Editor’s note: The following feature story originally appeared in the summer 2021 issue of Southwestern News.
JENNY KIM (’18, ’19), a two-time graduate and current Ph.D. student from Seoul, Korea, once believed door-to-door evangelism was unusual and awkward. Prior to her 2015 Contemporary Evangelism class in Southwestern Baptist Theological Seminary’s Roy J. Fish School of Evangelism and Missions, Kim was mostly unfamiliar with the evangelistic model and prepared for what she thought would be a challenging semester.
However, as Kim observed other students and professors participate in door-to-door evangelism and initiate conversations with strangers, she quickly saw its value. She learned that people were generally more willing to listen than she ever anticipated. Through this class with Matt Queen, L.R. Scarborough Chair of Evangelism (“Chair of Fire”), as well as relationships with faculty and students, the Fish School has been instrumental in her personal evangelism and ministry.
“In the Fish School we are trained biblically, academically, and spiritually to understand the importance of theology and the practice of evangelism,” Kim says. “When there are still so many people who have not heard the Gospel, the Fish School does not only train its students to share the Gospel, but equips each student to be able to equip the church to share the Gospel to the lost.”
The commitment to the Great Commission is one of Southwestern Seminary’s greatest founding principles, says John D. Massey, dean of the Fish School. In 2005, the seminary strengthened this vision when the division of evangelism and missions was reorganized as the Roy J. Fish School of Evangelism and Missions. Then when Massey assumed his role in 2019, the transition allowed for a renewed focus on Southwestern Seminary’s legacy.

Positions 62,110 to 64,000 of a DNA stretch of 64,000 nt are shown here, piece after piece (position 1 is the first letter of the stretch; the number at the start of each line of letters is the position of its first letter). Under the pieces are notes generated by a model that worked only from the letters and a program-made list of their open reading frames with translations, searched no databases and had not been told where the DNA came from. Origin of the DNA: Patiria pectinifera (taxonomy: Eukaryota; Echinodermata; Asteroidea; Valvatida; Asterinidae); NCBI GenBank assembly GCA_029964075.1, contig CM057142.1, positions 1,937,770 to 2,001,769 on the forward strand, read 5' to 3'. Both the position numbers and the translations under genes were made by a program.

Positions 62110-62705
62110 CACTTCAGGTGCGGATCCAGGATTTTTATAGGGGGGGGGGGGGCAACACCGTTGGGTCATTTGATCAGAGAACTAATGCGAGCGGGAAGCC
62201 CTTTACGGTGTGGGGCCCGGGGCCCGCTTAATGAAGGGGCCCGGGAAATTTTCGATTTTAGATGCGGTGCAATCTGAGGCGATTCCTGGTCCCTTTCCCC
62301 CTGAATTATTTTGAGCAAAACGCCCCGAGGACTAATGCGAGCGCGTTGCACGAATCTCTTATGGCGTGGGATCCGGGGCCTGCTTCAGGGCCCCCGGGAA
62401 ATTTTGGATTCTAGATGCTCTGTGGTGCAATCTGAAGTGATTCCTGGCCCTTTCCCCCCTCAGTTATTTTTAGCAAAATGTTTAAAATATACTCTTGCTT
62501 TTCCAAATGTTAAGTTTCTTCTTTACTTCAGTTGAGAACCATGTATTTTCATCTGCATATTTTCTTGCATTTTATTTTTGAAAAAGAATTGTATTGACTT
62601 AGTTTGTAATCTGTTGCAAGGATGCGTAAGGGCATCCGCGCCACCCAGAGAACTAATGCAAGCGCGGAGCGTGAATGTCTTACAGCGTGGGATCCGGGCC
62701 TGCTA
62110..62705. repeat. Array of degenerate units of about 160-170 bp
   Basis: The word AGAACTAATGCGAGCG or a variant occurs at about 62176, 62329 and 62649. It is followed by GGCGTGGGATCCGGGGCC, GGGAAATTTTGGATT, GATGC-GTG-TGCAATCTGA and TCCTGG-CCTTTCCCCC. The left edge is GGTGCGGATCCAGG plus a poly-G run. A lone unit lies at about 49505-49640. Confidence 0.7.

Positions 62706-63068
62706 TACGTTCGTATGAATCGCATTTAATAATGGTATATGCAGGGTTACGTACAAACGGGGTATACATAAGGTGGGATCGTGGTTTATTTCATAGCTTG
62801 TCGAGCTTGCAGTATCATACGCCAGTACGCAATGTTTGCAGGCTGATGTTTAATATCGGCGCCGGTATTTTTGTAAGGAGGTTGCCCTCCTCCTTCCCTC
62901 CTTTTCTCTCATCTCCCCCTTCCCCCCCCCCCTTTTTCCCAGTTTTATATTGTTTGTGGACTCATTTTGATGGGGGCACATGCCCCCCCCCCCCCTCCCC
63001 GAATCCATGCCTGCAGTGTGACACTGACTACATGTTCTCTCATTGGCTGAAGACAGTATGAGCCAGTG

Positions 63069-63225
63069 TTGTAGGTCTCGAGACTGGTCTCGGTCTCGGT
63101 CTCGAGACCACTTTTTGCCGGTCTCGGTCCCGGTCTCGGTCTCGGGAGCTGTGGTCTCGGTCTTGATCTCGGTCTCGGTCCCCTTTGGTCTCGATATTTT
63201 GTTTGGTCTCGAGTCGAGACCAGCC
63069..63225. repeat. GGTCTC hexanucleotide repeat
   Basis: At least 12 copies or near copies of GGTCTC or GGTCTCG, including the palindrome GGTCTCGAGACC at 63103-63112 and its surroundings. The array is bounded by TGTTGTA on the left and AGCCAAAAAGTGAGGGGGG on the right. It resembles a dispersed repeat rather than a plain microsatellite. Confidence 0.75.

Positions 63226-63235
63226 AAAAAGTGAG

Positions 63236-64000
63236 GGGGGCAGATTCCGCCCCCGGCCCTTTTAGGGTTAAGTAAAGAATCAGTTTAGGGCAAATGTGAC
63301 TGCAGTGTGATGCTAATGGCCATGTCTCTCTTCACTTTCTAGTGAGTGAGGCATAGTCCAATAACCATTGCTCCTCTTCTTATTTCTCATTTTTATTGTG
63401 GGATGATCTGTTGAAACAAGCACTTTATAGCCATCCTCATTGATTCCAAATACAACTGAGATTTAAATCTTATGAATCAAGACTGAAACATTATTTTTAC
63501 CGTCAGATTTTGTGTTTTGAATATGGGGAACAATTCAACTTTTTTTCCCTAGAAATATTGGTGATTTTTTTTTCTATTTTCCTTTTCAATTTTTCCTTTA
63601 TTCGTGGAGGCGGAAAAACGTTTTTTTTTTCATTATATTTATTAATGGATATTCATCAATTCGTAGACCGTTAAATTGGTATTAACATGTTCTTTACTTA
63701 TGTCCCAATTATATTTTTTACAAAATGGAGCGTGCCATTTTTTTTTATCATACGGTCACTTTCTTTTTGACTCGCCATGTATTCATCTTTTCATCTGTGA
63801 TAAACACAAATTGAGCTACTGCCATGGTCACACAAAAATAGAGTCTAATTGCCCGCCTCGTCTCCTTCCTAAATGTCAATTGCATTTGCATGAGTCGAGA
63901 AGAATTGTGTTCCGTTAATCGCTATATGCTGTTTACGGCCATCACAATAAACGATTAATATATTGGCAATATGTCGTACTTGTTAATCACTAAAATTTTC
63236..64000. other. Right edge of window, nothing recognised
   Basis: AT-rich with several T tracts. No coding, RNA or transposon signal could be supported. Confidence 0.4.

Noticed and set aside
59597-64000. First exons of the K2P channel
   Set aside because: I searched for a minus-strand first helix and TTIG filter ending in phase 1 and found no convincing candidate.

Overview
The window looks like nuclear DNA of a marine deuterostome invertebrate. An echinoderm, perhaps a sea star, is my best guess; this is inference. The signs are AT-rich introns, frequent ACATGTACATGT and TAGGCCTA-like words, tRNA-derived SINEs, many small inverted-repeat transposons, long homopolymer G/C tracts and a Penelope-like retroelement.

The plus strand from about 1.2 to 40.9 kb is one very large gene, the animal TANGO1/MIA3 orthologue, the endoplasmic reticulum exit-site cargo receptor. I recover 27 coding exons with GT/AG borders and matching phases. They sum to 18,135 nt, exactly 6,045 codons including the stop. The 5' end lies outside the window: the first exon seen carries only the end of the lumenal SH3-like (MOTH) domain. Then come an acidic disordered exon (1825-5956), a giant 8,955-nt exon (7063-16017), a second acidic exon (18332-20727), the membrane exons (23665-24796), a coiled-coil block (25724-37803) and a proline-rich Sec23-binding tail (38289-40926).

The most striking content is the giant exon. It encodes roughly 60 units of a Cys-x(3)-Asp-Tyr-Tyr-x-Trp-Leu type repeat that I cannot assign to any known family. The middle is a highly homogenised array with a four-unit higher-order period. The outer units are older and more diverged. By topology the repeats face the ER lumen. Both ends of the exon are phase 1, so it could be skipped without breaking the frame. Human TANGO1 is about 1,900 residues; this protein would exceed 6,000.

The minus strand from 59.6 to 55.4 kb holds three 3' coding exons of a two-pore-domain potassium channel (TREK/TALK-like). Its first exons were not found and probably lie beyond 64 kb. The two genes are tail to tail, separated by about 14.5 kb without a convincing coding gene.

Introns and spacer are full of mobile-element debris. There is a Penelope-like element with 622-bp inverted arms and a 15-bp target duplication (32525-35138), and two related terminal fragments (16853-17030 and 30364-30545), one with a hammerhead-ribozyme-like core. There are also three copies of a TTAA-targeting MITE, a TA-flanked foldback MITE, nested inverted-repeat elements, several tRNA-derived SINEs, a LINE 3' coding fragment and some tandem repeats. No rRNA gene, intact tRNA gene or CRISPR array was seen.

The school’s namesake, Roy J. Fish, served as professor of evangelism at Southwestern Seminary for nearly 50 years and was honored as a distinguished alumnus at the 2021 Alumni and Friends Luncheon at the Southern Baptist Convention. He earned a Bachelor of Divinity in 1957 and a Doctor of Theology degree in 1963. He was known as a fervent soul-winner and inspired decades of students with his evangelistic zeal.
Massey says he does not aim to bring a new vision, but reinvigorate the seminary’s original vision to advance and fulfill the Great Commission. Today, students not only have access to opportunities to begin their ministries in Fort Worth, but they also have access to a faculty with a wealth of knowledge and decades of field experience.